© Copyright – 2017 – Athletics Illustrated

Tyler Dozzi is heading to the University of British Columbia in September to study engineering and compete for the Thunderbirds under Coaches Laurier Primeau, Chris Johnson and Norm Tinkham. First, though he will be competing in the provincial high school track and field championships, where he expects to win gold.

Last week, Dozzi won two events during the Vancouver Island Track and Field Championships in the 1500-metre and 3,000-metre distances. In the 3,000m, he broke the island record by approximately six seconds, running an 8:28. With the right conditions, he could attack the provincial record of 8:21.27.

The provincial record in the 3,000m event is 42-years old. It was set in 1975 by John Martens of Burnaby South.

The 1500m record might be a little tougher to crack as it is set at 3:50.16 by Ryan Hayden of Vancouver College
back in the year 2000 as well as Neal Keffri of Fleetwood Park Secondary from 2011.

“I was happy with my 3K as a solo effort and a personal best, but I know I can go faster given the right race and opportunity,” shared Dozzi. “The 1500m was okay, but again I’m expecting more from myself. I will be aiming for gold at provincials, but could not be disappointed as long as I put in my best effort and enjoy the competition.”

Dozzi is from Terrace, BC, a small semi-remote city in the middle of the province, it is a beautiful place, but does not offer the training environment that Dozzi needs. As a 15-year-old, he took advantage of an opportunity to move to Victoria, which offers year-round training, world-class facilities and two-time Olympian Bruce Deacon. Deacon manages and coaches the Prairie Inn Harriers Youth Team, a high-performance group for youth who want to excel in the sport. Dozzi joined the group and steadily progressed.

“Tyler is an exceptional athlete who has a burning hunger to succeed. He’s very fit right now and we are both looking forward to seeing some fast times once he gets into races where he doesn’t have to run from the front,” shared Deacon.

Dozzi can win and race well from the front though, as he had during the 2016 Island cross country championships. He can also demonstrate patience, for example, he won the 2016 provincial high school cross-country championships in Kelowna. He only took the lead during the final few hundred metres to power away to the win well clear of his competitors. He went on to win the national club championships in Kingston, Ontario a few weeks later.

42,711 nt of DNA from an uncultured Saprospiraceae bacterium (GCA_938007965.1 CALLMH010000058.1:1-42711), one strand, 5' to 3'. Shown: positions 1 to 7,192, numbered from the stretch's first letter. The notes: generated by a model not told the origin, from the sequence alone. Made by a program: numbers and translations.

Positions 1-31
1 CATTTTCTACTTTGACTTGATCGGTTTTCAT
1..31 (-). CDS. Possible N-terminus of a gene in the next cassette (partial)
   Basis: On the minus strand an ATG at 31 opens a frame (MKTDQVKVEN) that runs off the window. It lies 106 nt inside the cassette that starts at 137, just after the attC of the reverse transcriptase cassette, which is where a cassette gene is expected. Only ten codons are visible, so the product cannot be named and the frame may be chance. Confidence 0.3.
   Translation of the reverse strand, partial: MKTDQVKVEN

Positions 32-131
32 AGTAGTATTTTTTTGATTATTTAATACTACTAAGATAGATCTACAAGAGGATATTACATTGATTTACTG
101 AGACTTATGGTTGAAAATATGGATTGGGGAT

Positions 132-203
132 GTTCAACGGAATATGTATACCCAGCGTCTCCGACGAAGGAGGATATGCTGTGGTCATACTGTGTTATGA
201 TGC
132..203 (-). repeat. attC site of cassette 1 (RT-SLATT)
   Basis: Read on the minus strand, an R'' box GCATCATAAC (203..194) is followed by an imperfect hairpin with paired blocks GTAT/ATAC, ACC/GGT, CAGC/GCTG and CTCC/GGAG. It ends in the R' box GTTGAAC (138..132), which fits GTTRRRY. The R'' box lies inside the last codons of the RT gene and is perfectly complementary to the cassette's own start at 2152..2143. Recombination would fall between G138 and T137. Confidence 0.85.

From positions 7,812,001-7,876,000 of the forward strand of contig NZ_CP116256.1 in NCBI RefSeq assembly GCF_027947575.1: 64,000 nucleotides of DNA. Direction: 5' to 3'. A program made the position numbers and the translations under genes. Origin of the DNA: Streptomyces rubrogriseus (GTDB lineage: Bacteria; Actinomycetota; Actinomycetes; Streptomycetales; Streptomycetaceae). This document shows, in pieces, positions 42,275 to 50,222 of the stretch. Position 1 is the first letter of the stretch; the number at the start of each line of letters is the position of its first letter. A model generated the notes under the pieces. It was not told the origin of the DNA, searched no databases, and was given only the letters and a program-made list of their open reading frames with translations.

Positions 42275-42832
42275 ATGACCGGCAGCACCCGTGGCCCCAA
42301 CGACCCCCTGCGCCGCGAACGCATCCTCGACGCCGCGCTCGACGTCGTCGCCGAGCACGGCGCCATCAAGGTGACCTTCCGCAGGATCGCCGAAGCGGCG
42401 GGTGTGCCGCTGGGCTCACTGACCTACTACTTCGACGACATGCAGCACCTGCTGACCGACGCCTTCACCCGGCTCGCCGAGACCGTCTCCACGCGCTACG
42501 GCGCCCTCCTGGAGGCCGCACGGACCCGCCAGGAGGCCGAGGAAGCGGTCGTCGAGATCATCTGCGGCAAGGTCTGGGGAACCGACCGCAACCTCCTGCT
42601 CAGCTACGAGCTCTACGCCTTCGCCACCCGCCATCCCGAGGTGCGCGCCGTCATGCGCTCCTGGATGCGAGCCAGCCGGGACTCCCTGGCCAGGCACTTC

Asked what he saw in Dozzi besides the burning desire for success, Primeau said, “Why any coach would want Tyler at their institution is pretty self-evident. He is the BC High School and Canadian Youth Cross Country Champion and he recently ran a solo 8:28 3K. If memory serves, his academic average hovers around 97% and he’s an honest, independent, hard-working student-athlete. I think the better question is why did Tyler choose UBC, and in that I had a very small part.”

After winning the junior section of the Prairie Inn Harriers 8K in Saanichton.

Dozzi is graduating from Oak Bay High School, which is a well-respected public school academically and offers one of, if not the most competitive sports environment on Vancouver Island and perhaps the province.

“I chose UBC because I’ll be closer to home, run on a competitive team with national team level athletes, be surrounded by a positive training environment, and I’ll have the opportunity to study engineering at a world-class university,” shared Dozzi.

The Thunderbirds offer for Dozzi what he initially saw in Victoria, when he left Terrace: a great training environment, excellent coaching, and the academic situation to suit his goals.

“I suspect the first thing he looked at is coaching competence. Norm Tinkham and Chris Johnson’s endurance group at UBC is demonstrating remarkable progress, and their athletes are continuing to improve at an impressive rate,” said Primeau. “I’m sure academic considerations were important to Tyler, and UBC Engineering is globally recognized. Lastly, our emphasis continues to be on moving athletes toward provincial and national teams in the summer season, even at the expense of university priorities. Knowing what his running goals are, I suspect this resonates with him.”

It does, but for now, there is the provincial high school track and field championships that he wants to win.

The meet takes pplace Thursday-Saturday, June 1-3 in Langley. Details can be found here>>